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Choosing the optimal combination of antimicrobial peptides and antibiotics to treat acute sepsis

Whitehouse, Samuel (2017) Choosing the optimal combination of antimicrobial peptides and antibiotics to treat acute sepsis. Honours thesis, Murdoch University.

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Sepsis is an infection, usually bacterial, of normally sterile parts of the body and leads to systemic illness and a panoply of non-selective inflammatory responses that are nonspecific. Preterm neonates (infants born <37 weeks gestation) are particularly affected by sepsis with a prevalence up to 62%, particularly LOS acquired after 72 hours of life, caused from micro-organisms acquired either perinatally or postnatally usually as a consequence of nosocomial transmission. Increased antibiotic resistant bacteria prevalence has also made treating preterm sepsis more challenging thus new treatments are required to overcome the antibiotic resistance. Synergy between AMPs/antibiotics has been documented before but very few studies at present test various combinations of AMPs/antibiotics in human whole blood. This study set out to determine the optimum combination of AMPs, rBPI21, LF, IDR-1018 and LL-37, and antibiotics, Vancomycin and Ceftriaxone, to kill common sensitive and resistant preterm infant clinical isolate sepsis causing bacteria (S. aureus, MRSA, E. coli and ESBL E. coli), inoculated into donated healthy adult whole blood. This study showed that the Vancomycin and IDR-1018 combination was the only combination that had a significantly increased inhibitory effect, against E. coli despite the Vancomycin resistance of E. coli. This study also found that only IDR-1018 had any inhibitory activity against three of the four bacteria used (E. coli, MRSA and ESBL E. coli). We found that the endogenous levels of AMPs and immune cells in donor blood had no effect on the bacteria used in the study at the doses tested. To conclude, this study found a combination of AMPs/antibiotic that can potentially improve sepsis treatment in preterms. But more work is needed to ensure that this combination is a viable new treatment for preterm infant sepsis.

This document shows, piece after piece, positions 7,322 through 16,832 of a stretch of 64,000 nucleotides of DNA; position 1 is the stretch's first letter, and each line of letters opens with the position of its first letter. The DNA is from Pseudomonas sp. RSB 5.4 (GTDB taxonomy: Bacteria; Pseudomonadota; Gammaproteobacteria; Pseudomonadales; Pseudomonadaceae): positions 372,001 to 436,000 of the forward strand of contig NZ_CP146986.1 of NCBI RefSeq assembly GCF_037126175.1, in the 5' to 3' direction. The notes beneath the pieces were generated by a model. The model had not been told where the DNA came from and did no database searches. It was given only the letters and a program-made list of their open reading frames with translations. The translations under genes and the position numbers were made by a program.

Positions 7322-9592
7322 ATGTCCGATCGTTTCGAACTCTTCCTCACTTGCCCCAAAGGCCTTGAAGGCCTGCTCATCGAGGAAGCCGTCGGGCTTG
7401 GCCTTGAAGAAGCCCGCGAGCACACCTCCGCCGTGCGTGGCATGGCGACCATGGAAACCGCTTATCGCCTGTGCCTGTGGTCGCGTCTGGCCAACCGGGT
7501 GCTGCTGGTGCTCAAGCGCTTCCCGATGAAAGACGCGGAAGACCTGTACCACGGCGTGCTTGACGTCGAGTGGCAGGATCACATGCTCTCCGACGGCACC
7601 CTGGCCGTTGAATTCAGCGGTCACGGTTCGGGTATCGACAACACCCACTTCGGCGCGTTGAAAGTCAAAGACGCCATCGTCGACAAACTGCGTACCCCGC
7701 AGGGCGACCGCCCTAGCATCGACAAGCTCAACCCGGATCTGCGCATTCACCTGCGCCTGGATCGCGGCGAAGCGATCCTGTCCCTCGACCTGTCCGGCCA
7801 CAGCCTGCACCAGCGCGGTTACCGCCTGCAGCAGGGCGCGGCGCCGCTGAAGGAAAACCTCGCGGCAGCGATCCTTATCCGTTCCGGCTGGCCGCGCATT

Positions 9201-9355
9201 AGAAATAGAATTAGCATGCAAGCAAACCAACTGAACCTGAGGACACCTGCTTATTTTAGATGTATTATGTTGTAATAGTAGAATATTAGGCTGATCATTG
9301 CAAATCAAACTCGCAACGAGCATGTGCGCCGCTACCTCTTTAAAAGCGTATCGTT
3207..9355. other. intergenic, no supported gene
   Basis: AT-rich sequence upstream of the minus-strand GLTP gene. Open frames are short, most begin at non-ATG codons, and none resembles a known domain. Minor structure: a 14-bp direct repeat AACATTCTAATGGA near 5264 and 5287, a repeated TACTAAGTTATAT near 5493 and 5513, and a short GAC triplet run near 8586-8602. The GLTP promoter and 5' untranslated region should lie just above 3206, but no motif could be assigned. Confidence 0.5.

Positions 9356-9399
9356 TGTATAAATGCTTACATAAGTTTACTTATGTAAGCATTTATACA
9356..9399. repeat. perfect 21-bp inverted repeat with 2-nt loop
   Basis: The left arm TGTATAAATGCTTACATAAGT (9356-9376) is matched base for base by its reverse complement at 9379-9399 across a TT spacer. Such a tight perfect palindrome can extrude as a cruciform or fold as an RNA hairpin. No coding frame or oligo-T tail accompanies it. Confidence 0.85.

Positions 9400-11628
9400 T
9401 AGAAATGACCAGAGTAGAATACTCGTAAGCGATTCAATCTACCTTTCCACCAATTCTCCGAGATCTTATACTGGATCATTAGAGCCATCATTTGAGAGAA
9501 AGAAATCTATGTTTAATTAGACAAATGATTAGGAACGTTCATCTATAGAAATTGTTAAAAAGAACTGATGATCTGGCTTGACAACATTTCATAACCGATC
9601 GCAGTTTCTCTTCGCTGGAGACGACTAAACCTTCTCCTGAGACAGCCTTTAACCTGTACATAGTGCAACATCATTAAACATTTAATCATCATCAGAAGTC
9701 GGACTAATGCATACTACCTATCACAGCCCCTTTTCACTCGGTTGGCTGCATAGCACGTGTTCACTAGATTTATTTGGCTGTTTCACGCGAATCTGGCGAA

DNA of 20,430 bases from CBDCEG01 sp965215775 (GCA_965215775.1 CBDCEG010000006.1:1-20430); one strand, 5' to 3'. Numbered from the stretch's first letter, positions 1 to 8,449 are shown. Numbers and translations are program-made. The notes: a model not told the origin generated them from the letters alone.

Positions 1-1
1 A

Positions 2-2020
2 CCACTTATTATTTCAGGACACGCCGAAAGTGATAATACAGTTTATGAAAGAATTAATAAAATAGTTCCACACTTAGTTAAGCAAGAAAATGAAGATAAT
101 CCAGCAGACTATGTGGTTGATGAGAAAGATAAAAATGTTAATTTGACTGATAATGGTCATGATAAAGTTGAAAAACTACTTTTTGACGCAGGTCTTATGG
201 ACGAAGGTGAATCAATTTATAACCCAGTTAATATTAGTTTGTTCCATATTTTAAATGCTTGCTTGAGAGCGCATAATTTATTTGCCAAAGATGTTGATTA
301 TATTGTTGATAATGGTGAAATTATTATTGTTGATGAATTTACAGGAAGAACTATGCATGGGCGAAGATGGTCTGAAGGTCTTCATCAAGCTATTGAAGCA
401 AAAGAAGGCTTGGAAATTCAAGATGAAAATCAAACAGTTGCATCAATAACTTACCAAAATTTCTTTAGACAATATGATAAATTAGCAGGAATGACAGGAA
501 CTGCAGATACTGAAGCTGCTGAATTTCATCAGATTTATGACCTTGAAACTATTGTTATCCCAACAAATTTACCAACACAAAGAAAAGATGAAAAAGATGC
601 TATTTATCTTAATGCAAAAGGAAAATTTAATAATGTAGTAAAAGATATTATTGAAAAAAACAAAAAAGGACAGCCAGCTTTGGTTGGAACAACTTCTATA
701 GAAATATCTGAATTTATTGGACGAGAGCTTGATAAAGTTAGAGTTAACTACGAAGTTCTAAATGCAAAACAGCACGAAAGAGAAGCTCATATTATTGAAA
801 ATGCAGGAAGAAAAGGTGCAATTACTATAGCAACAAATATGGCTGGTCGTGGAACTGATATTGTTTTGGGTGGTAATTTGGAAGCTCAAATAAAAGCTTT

Item Type: Thesis (Honours)
Murdoch Affiliation(s): School of Veterinary and Life Sciences
United Nations SDGs: Goal 3: Good Health and Well-Being
Supervisor(s): Currie, Andrew, Abraham, Sam, Strunk, Tobias and Litton, Ed
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